After seven years of stasis, change is finally coming to Canadian politics. That change is Justin Trudeau.
We’ve all heard the criticism. We’ve been told that he lacks substance. We’ve been told that he lacks experience. We’ve been told that good looks don’t qualify one to run the country.
We’ve also been told that he wouldn’t be here if his last name wasn’t Trudeau. In the January 15 issue of The National Post, Kelly McParland wrote, “I can’t help feeling that the party will only diminish the respect it deserves if it picks the one [leadership candidate] who is there largely on the basis of his parentage rather than his achievements.”
Yet in spite of the fact that Canadians are constantly barraged by anti-Trudeau rhetoric, the Justin train continues to plough along — full steam ahead. A recent poll released by the Post confirms that fully 41 per cent of respondents would vote for a Trudeau-led Liberal Party.
Clearly, despite the criticism, something about Justin Trudeau resonates with Canadians. What exactly is this mysterious x-factor that makes Trudeau so appealing? Surely, it is more than his effortlessly perfect hair. Certainly, it is more than his charisma. And I for one will give Canadians the benefit of the doubt and assume that they aren’t drawn to Justin simply because of his last name.
Voter turnout is so low in this country in part because youth aren’t engaged in politics. And who can blame them? How can twenty-somethings relate to dull old men in dull old suits who blatantly refuse to connect with the youth?
Trudeau is a breath of fresh air. He doesn’t have the angry aloofness of the Harpers and Mulcairs of the world. He bears his tattoos with pride. He enthusiastically engages with young people. And he isn’t afraid to make mistakes.
Most importantly, Trudeau understands how Barack Obama took America in 2008. His team has understood that whoever brings Canadian politics into the digital age will command tremendous political power. Be it through arrogance or resistance to change, Canada’s older political leaders have neglected to truly harness social media.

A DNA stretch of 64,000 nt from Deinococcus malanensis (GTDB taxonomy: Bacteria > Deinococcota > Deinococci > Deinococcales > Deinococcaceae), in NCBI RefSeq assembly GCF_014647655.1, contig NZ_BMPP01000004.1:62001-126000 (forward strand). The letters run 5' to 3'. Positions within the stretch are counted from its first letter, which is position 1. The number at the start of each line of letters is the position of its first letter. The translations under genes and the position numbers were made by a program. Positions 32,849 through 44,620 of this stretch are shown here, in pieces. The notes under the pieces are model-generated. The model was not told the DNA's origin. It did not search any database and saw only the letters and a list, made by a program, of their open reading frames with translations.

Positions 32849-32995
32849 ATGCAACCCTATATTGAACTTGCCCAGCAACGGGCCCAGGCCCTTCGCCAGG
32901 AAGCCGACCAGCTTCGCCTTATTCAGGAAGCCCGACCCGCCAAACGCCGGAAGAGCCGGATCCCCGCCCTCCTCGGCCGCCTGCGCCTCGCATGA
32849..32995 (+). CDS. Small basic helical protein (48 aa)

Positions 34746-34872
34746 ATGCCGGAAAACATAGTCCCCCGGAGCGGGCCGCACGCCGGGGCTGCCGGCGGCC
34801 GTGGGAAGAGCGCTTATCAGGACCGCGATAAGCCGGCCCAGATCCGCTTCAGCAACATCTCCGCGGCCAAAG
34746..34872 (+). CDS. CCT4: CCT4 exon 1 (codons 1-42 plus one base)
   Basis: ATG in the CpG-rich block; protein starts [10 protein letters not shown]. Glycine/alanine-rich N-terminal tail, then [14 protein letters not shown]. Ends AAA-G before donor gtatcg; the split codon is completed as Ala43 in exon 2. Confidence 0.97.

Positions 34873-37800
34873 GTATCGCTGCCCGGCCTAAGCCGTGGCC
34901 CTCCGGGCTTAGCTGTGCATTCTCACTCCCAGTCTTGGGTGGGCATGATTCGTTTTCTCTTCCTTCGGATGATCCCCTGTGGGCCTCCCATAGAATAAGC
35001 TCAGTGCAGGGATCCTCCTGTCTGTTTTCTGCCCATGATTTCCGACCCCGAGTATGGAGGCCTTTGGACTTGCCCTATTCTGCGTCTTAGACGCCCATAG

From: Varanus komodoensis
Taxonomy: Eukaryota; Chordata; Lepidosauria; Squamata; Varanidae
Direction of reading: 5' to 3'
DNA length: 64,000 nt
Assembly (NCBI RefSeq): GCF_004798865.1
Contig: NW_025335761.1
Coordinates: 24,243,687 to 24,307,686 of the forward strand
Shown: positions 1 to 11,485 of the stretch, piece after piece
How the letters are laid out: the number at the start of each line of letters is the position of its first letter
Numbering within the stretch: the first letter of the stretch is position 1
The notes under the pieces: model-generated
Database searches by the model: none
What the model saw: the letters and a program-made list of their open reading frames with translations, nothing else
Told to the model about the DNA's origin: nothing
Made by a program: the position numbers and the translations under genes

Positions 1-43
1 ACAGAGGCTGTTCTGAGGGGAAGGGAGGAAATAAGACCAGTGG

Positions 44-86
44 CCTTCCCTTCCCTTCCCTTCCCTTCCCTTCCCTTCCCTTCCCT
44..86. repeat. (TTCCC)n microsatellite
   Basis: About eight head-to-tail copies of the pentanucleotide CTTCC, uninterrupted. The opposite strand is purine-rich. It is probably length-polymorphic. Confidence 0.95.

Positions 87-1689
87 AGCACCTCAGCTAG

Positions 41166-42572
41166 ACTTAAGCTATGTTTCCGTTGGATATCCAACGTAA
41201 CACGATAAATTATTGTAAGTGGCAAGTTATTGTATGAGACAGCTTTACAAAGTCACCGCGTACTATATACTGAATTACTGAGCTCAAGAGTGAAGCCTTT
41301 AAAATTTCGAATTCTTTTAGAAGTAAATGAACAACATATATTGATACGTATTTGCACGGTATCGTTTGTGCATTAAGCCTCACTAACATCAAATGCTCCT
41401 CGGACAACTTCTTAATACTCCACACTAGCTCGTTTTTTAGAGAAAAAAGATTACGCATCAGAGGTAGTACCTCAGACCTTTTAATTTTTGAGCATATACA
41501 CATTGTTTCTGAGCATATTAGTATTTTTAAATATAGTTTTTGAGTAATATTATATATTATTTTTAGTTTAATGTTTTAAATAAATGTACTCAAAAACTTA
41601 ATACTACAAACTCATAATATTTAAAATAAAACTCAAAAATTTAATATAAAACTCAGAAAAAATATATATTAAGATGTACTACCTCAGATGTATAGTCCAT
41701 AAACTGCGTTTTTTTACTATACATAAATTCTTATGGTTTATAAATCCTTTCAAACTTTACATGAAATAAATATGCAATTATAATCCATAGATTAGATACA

Should Trudeau win the Liberal leadership, they will pay dearly for that mistake. While Trudeau tweets his way to success, Harper and Mulcair will be powerless to connect with our generation.
Andrew Coyne claims that Trudeau is a quick cop-out for the Liberal Party; an attempt to capitalize on celebrity for electoral gain. Trudeau, he says, will bring no change to the party, only more of the same.
To my mind, Coyne couldn’t be more wrong. Justin Trudeau represents a fundamental shift from the paradigm of typical Canadian politics. In choosing him, the Liberals would not only be confessing the need for internal change, but the deeper need to bring Canada’s political system into the twenty-first century.
Justin Trudeau is the antithesis of Stephen Harper. Trudeau is a man of the people. Harper preaches from the pulpit; Trudeau sits with the congregation.
As Women’s Issues Director for the University of Toronto Liberals, I happily and unqualifiedly endorse Justin Trudeau for the leadership of the Liberal Party of Canada. Bring on the change. It’s time for Trudeaumania 2.0.
Devyn Noonan is Women’s Issues Director of the U of T Liberals.